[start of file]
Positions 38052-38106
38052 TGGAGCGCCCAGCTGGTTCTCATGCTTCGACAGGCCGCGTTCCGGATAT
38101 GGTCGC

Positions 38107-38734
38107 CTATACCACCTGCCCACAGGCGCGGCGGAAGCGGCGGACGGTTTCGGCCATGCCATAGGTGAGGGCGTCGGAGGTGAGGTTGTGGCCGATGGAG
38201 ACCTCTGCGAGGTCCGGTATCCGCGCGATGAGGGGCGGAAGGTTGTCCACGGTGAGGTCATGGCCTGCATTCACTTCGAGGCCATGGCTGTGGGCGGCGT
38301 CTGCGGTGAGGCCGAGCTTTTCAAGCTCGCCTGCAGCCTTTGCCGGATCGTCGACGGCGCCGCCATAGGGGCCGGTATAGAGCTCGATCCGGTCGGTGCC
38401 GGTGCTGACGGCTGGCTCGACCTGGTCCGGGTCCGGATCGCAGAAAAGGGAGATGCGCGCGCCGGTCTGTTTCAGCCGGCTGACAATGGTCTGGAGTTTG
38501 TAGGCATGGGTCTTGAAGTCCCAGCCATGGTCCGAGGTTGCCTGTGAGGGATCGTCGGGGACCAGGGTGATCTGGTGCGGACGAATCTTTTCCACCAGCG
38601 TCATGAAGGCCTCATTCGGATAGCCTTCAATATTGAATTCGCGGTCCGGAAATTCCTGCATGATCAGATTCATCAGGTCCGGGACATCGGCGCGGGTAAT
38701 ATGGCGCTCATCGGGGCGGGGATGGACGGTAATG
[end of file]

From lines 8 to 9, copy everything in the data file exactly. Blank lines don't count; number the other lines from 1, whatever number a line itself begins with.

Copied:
38401 GGTGCTGACGGCTGGCTCGACCTGGTCCGGGTCCGGATCGCAGAAAAGGGAGATGCGCGCGCCGGTCTGTTTCAGCCGGCTGACAATGGTCTGGAGTTTG
38501 TAGGCATGGGTCTTGAAGTCCCAGCCATGGTCCGAGGTTGCCTGTGAGGGATCGTCGGGGACCAGGGTGATCTGGTGCGGACGAATCTTTTCCACCAGCG